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New U.K. study suggests software innovation to blame for escalating e-waste problem

This one will make you think next time you contemplate upgrade your entire computer just to accommodate the demands of one particular software application or a new operating system.An essay/study has been released by the Nottingham University Business School in the United Kingdom that suggests "software bloat" is a big culprit for the escalating problem of electronic waste.
Written by Heather Clancy, Contributor on

This one will make you think next time you contemplate upgrade your entire computer just to accommodate the demands of one particular software application or a new operating system.

An essay/study has been released by the Nottingham University Business School in the United Kingdom that suggests "software bloat" is a big culprit for the escalating problem of electronic waste. The timing of the report is particularly interesting, given the pent-up PC upgrade cycle associated with the Windows 7 release. Microsoft itself has said that something like 86 percent of businesses are running Windows XP or earlier versions of Windows. IDC has predicted 177 million shipments by the end of this year.

The Nottingham researchers, led by Professor Peter Swan, who is an expert in innovation and sustainability, write that the pressure to upgrade and the new hardware necessary to do so force the needless junking of something like 2.5 billion PCs by 2013. The study, called "Software Marketing and e-Waste: Standards for Sustainability," suggests that software designers should get better about working within the memory and design constraints of existing hardware and avoiding "featuritis," the use of memory-sapping features.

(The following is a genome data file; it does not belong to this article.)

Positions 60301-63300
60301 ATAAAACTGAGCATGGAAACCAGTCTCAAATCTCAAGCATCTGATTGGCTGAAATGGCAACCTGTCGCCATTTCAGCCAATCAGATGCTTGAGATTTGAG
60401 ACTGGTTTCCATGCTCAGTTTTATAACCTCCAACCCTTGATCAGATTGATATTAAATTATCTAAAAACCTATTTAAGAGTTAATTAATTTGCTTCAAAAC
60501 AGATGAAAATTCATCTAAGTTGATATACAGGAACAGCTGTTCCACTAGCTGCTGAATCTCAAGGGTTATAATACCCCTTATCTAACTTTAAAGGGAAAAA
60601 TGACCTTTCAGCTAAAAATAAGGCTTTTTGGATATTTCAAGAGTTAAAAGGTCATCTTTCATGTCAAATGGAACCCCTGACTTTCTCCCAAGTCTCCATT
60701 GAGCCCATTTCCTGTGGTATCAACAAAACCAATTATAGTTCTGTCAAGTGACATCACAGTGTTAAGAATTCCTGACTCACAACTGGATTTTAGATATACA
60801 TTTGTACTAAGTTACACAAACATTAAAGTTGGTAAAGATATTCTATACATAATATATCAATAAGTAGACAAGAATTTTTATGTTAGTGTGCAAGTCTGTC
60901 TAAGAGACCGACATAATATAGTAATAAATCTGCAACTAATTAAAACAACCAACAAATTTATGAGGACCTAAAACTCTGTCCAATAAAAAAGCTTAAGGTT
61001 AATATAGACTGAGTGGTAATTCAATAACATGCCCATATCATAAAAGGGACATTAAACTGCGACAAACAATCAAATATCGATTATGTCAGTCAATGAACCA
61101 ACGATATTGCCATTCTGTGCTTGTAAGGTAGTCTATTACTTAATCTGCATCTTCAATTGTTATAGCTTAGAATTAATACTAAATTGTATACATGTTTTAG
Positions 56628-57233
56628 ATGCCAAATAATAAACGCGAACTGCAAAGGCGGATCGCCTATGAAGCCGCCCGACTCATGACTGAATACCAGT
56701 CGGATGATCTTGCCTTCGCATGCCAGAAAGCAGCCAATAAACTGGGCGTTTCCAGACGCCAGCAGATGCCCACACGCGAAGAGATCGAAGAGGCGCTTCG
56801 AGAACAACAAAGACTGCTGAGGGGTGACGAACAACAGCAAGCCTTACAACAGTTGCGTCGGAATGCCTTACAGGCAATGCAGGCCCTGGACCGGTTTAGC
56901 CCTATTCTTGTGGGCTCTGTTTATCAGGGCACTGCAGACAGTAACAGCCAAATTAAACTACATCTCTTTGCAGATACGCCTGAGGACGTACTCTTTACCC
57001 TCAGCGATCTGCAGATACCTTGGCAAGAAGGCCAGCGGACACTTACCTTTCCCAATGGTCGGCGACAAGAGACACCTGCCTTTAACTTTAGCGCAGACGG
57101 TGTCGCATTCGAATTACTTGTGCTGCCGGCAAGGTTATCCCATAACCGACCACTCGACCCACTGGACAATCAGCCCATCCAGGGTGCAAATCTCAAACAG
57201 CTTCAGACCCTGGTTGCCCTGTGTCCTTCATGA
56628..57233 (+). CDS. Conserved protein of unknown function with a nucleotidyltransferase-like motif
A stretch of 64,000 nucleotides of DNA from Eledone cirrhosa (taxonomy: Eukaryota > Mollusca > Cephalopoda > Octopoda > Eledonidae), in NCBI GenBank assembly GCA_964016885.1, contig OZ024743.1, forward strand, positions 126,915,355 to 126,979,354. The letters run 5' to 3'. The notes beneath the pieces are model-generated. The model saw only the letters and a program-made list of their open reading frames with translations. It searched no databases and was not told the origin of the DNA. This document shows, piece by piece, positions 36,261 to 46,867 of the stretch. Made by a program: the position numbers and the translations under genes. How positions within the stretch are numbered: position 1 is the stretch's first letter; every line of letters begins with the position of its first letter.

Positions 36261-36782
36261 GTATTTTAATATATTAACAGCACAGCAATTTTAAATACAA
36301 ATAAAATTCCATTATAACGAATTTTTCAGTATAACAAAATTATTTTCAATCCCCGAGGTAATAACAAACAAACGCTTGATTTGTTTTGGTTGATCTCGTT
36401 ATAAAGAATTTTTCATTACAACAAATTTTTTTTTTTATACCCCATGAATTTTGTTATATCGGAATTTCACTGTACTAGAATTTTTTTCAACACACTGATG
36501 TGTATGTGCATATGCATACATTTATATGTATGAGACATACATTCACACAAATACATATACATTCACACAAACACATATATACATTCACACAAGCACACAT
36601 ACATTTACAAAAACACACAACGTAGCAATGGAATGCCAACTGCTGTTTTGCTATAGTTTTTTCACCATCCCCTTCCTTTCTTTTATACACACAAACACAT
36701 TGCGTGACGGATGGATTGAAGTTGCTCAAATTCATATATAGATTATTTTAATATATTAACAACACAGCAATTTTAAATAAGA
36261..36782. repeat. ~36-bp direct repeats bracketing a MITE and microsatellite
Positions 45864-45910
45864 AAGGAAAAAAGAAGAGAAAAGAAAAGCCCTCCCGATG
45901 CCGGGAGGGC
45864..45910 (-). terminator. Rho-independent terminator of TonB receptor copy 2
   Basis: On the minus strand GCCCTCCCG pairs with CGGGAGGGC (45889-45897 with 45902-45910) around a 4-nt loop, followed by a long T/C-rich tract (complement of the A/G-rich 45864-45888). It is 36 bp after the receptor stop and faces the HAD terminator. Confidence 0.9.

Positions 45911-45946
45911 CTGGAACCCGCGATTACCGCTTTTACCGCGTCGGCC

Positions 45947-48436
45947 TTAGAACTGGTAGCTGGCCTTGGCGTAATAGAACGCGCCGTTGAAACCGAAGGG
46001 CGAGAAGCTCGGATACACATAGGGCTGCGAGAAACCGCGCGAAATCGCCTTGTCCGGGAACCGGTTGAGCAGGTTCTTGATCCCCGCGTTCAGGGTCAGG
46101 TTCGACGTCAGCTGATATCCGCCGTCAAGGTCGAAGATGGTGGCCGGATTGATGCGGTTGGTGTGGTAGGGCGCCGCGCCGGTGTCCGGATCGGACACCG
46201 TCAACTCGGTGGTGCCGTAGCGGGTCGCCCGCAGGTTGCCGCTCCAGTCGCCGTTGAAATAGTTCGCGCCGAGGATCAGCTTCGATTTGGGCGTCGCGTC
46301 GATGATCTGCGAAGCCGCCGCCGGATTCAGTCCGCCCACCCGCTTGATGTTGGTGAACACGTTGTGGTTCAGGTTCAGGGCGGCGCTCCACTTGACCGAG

In a press release describing the study, Swann writes:

"The principal solution to the problem of PC e-waste is for developers and marketers to stop using strategies that contribute to bloat and enforced upgrading. An industry standard that discourages such dysfunction would surely be welcome by those vendors confident that they can prosper by selling new software to willing customers. It would also be welcomed by the many customers who are by now extremely weary of enforced upgrading and software bloat and the consequent e-waste."

By cutting off support for older versions of software just a few years into its lifecycle, developers exacerbate the situation even more, Swann argues.

Of course, to be far, virtualization software is an example of an innovation in software that helps people take better advantage of their existing server and push it to higher evolution rates.

The study offers suggestions for how to get around the issue, such as by making additional features an option or extending support. The other thing that could turn this around, of course, is the move to software as a service, which suggests that buyers/users will have more flexibility about what they use.

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